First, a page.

As The Studio Museum in Harlem enters the second year of inHarlem—a series of collaborative programs and public art initiatives exploring innovative ways to work in the neighborhood—I’m honored to convene five pioneering women of color that represent leadership at community partner organizations: Tina Campt, Pat Cruz, Erika Dilday and Sade Lythcott, alongside our own Thelma Golden. In our current political moment, the key philosophies, principles and pedagogies that shape our work have acquired a new sense of urgency, prompting us to explore the potential of socially engaged art to protect freedoms of expression and reinforce community. In a candid look at our collective commitment to amplifying the voices, practices and traditions that transform physical space into cultural place, we discuss how arts- and artist-driven experiences within our walls transform social relations that evolve and are sustained outside of them.
Nico Wheadon: Across our distinct institutional missions, we share a commitment to community and engaging the complex intersections of art and society. Often, when qualifying the impact and importance of an institution’s engagement with its community, somehow the nuanced, intersectional and catalytic role of the artist can become obscured. Let’s begin by affirming the roles artists play within our organizations.
Pat Cruz: Our practice and reputation at Harlem Stage is in identifying artists who are making visionary statements about who we are as a society and culture and, more importantly, who they are so that we can see the world through their lenses. Our practice is primarily curatorial; we identify artists, geniuses from within our community, whose visions match with our mission, and then work to expand that vision. So the activism and art that emerge are essentially one and the same.
Thelma Golden: The Studio Museum was founded by artists and is still deeply committed to bringing artists together with the Harlem community and beyond. Artists have truly been at the heart of the Museum since we opened in 1968, and the “Studio” in our name reflects our unwavering commitment to their ongoing professional development. More than a decade into my tenure as director, I am proud to lead an institution that has meant so much to so many artists of African descent.
Erika Dilday: At Maysles Cinema, we define what we do as the nexus of social justice and art. When you work so closely with the community, it is often difficult to identify where you draw the line around the artist. What constitutes an artist, and how do we define that in relation to our audiences while validating artists with broad levels of ability? How do we open the door for more broad types of raw, artistic expression from the community? These are questions we struggle with.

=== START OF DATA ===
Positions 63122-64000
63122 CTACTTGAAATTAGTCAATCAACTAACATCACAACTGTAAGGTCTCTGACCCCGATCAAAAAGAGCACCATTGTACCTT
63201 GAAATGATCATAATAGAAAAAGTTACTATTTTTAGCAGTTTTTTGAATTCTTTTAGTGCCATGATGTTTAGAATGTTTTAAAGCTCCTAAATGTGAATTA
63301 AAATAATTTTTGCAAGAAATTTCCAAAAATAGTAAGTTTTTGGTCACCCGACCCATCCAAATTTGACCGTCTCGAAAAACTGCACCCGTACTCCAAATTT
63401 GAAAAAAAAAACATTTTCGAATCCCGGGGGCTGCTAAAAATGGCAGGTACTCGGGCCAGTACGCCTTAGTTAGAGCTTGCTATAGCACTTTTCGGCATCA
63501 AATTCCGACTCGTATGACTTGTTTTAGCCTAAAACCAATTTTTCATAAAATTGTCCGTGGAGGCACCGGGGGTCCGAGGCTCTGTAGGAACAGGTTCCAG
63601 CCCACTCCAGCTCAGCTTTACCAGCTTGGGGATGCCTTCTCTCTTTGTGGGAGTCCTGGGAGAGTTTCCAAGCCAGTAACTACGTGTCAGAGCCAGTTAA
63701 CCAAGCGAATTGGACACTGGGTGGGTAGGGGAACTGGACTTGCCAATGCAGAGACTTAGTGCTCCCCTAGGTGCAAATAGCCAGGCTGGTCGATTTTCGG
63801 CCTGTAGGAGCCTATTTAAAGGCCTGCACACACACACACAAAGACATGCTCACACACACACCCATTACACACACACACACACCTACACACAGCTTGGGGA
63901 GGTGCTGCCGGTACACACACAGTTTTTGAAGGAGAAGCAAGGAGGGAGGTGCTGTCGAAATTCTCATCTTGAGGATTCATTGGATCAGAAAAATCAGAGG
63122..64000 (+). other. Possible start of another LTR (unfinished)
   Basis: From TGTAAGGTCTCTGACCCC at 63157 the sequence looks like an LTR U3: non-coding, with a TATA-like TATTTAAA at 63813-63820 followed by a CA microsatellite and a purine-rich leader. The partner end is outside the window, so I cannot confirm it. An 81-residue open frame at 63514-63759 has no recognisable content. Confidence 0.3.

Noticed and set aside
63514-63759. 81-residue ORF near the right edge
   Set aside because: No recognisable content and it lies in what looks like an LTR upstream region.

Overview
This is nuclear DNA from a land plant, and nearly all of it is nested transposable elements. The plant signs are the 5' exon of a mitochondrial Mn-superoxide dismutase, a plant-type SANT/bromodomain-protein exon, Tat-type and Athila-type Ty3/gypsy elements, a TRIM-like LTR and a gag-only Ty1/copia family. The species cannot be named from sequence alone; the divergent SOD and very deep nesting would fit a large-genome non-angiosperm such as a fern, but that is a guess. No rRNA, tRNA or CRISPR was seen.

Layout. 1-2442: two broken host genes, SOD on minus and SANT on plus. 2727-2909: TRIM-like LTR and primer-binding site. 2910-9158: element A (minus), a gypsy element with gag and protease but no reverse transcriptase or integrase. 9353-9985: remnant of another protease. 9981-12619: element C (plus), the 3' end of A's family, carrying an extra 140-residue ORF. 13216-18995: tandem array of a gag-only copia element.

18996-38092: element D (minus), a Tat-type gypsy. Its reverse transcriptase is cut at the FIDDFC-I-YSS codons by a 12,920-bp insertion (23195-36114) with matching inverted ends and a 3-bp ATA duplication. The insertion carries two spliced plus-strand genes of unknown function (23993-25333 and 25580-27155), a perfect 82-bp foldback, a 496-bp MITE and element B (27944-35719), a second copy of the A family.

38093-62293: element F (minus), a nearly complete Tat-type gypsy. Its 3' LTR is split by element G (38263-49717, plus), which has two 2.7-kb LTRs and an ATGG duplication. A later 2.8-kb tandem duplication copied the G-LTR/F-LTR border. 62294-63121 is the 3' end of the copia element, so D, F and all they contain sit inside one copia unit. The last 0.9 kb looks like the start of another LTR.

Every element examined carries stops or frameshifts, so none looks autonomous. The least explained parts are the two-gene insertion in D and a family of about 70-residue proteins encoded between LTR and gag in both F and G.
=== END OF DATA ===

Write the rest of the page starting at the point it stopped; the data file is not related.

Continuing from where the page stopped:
Sade Lythcott: The National Black Theatre is a training ground and laboratory for artists and arts administrators to develop themselves holistically—every administrator here identifies as an artist first. It has extreme bonuses and often long learning curves, but ultimately provides a sensitivity to the needs of the practice from the inside out. It is also a radical activism that allows artists to lead from an entrepreneurial space. Because we were founded in reaction to a patrilineal, misogynistic pedagogy around Western theater, everything we birth comes from a space of indigenous, divine, womanist, ritualistic practice led by artists.
NW: What a powerful idea—that artists expand the institutional consciousness of the world, and invite institutions and audiences alike to define notions of self, community and creativity more robustly. As social innovators, engaged citizens and critical thinkers that uniquely mediate a broad spectrum of concerns, artists exponentially advance institutional community engagement through the risks that they take—and that we support. How then do these bold curatorial and artistic insertions—into both the art historical canon and the community—ensure and protect the visibility of artists of color?
TG: In my experience, arts and culture organizations are deeply committed to engaging with the public, and offer educational opportunities at every level. That’s a basic responsibility that we all take very seriously. Most museums also exhibit work that comments on current social and political issues, from the perspective of the artists themselves and their desire to speak out. If a museum is truly committed to artists, their careers and contemporaneity, then it is the role of the curator to recognize the artist’s voice and respond to it appropriately.
Tina Campt: What I’ve learned from working with your institutions through Barnard’s Harlem Semester is the power of curation as a peda-gogical, activist and scholarly undertaking. The erasure of artists happens only if we don’t acknowledge their critical, activist power. Engaging artists who take risks, perform risk—that’s what connects us, allows us to look differently at how we deal with everyday life. I also have to emphasize that the matrilineage of our organizations in Harlem is not accidental; it really does shape the nature of the organizations themselves!